'Unsettling time' for information security
Enterprises may have had the business of information security in hand until recently, but a wave of new technology trends is changing all that, say key sponsors participating in the upcoming ITWeb Security Summit.
In a briefing ahead of the annual ITWeb Security Summit to be held in Johannesburg in May, top local information security stakeholders said the cloud, mobility and big data are threatening enterprise information security on numerous fronts. And with enterprise success now resting on its data, the stakes have never been higher.
Graeme McMillan, Cyberoam pre-sales manager, says where, traditionally, data was well-secured within the enterprise, it is now exposed and vulnerable on multiple levels. At potentially greatest risk, he says, are smaller and medium-sized enterprises which may not have the resources to protect themselves against the growing threats. "Many SMEs are also rapidly adopting cloud technologies without being aware of the potential exposure and risks," he says.
"Offices aren't just within walls anymore," Cyberoam SA country manager, Adrian Anema, notes. He highlights the example of a simple app downloaded to a user's cellphone, which activates malware only when connected to an enterprise laptop or server. "It can get scary," he says. "There are a number of ways an enterprise can be attacked."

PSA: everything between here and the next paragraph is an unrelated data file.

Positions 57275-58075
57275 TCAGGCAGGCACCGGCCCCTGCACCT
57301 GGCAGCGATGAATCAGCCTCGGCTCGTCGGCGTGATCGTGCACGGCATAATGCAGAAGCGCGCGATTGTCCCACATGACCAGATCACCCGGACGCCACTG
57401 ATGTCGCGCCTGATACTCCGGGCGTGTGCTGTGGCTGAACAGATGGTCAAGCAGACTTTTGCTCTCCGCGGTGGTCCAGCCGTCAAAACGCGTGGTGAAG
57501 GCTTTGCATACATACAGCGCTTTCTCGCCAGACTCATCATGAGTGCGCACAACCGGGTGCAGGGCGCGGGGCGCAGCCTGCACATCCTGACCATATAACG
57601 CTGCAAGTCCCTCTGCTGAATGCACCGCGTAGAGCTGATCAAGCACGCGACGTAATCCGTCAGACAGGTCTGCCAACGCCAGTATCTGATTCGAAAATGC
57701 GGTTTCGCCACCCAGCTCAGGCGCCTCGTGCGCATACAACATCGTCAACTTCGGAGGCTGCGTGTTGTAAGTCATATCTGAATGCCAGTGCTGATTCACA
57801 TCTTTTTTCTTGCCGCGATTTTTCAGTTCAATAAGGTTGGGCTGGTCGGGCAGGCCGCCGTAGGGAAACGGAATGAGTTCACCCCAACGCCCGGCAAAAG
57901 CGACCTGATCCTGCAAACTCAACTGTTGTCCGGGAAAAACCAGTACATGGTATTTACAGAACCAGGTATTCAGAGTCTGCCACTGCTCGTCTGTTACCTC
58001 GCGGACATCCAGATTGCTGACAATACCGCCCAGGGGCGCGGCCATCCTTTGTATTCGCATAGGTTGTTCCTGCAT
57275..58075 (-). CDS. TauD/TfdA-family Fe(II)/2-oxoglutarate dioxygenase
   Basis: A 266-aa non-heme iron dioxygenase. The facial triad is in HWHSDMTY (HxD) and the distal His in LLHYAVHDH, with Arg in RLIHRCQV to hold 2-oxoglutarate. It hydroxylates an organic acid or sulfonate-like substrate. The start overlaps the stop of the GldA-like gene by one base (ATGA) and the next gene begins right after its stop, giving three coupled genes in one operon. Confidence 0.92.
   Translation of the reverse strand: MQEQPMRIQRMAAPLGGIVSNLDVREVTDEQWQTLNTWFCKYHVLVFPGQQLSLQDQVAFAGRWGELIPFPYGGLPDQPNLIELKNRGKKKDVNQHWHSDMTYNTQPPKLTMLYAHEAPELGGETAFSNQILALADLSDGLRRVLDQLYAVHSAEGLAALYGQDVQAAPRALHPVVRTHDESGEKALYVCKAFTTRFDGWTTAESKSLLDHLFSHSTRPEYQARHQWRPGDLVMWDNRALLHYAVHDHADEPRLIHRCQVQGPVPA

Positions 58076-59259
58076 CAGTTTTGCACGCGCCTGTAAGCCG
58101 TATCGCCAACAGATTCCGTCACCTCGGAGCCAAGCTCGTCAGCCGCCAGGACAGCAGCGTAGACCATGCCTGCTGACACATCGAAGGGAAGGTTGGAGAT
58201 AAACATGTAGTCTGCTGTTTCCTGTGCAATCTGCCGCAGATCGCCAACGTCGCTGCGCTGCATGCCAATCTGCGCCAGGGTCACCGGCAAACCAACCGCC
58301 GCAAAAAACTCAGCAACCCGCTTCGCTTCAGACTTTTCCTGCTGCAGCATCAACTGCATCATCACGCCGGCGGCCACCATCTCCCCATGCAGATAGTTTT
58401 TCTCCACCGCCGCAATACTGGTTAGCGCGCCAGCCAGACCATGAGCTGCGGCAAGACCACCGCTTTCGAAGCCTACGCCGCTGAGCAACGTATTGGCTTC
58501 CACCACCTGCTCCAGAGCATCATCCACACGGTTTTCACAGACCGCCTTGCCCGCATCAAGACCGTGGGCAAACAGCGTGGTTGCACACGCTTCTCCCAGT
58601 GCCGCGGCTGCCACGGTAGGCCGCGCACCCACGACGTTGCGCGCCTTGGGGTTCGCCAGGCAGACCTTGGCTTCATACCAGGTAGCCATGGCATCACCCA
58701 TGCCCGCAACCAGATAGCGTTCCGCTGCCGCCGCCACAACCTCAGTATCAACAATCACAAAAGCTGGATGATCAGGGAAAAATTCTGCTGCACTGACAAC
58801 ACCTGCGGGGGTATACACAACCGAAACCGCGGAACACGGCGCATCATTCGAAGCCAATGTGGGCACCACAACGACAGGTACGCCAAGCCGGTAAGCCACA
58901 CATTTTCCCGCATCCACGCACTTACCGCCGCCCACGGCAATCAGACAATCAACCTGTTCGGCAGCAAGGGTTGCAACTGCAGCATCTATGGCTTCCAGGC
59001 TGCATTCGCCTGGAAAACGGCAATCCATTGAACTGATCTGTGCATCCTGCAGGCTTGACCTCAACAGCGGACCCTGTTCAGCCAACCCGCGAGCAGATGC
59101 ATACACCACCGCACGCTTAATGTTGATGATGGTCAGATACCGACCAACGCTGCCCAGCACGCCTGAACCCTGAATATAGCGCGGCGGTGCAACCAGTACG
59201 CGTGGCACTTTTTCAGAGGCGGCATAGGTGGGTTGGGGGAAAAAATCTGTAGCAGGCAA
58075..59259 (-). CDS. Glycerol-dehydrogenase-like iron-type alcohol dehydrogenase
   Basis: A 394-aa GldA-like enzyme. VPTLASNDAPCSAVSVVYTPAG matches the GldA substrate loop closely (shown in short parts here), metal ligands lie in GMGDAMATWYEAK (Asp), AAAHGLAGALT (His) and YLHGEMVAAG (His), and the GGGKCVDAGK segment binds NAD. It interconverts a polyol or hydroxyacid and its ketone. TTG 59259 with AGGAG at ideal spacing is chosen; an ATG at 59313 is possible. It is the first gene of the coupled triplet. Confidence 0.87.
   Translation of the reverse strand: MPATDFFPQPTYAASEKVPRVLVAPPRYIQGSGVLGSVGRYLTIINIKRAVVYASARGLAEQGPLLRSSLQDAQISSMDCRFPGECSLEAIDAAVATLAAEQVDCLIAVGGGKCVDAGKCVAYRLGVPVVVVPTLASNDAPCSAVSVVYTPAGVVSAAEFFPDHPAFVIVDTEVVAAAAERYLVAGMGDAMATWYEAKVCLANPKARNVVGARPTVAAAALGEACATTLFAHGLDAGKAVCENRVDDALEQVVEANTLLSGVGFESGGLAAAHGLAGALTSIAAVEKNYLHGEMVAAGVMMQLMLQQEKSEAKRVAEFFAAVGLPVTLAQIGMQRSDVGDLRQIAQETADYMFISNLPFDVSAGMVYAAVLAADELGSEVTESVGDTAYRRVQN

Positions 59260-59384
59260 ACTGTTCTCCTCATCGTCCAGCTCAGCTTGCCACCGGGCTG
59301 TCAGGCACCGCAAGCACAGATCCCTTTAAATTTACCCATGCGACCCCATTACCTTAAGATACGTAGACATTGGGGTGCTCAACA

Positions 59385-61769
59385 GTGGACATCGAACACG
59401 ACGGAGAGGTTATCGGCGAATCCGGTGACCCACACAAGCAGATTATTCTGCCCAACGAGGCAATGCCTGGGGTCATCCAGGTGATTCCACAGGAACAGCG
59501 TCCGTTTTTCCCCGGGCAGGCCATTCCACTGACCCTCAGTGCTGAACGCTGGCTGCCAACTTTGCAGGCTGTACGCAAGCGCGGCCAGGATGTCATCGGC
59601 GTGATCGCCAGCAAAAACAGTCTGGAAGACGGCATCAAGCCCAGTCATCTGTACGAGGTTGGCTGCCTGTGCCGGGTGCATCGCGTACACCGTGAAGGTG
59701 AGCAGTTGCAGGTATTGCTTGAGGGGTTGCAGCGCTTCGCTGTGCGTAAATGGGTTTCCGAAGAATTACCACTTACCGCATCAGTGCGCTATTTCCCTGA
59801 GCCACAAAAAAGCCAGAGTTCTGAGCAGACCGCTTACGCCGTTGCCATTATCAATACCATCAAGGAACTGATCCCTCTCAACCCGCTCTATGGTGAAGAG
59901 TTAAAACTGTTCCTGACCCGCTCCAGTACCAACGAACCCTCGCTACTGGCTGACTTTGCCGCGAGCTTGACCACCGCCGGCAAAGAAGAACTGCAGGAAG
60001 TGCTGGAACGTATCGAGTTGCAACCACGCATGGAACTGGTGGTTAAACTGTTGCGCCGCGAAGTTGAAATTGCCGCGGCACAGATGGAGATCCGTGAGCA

Winston Hayden from GRC association ISACA South Africa says South African enterprises have, until recently, been somewhat protected by a lack of high-speed bandwidth. "South Africa's bandwidth constraints shielded us in the past, but with better bandwidth and increasing cloud adoption and Internet use, local enterprises are at greater risk," he says.
Event sponsor Performanta SA's CTO, Enlin Neveling, says the broad threat landscape is putting enormous pressure on security teams. "They can barely keep up with the demands in the new threat landscape. In addition, the cost of security is increasing, so IT has to constantly justify its security spend. Unfortunately, quantifying ROI is not easy. It's rather like insurance - you only see its value if something goes wrong."
Neveling believes successful information security today depends on getting back to basics and optimising existing tools before spending on new solutions. "For example, there's a lot of talk about mobile device management now, but this need not mean reinventing the wheel. Mobile devices are essentially just another endpoint, so if you have the basics right in your endpoint management, you may find that additional investments in mobile device management may not be as high as you first envisage."
Echoing this sentiment, Carel Jansen van Vuuren, business unit manager ICT Security Solutions at Datacentrix, adds: "The product is not as important as what you do with it. Effective information security is not just about technology - enterprises must address the policies, procedures, people, risk environment and compliance in a comprehensive manner. Now that information is the lifeblood of the enterprise, business must play a key role in ensuring information security is prioritised and a proactive, holistic approach is taken."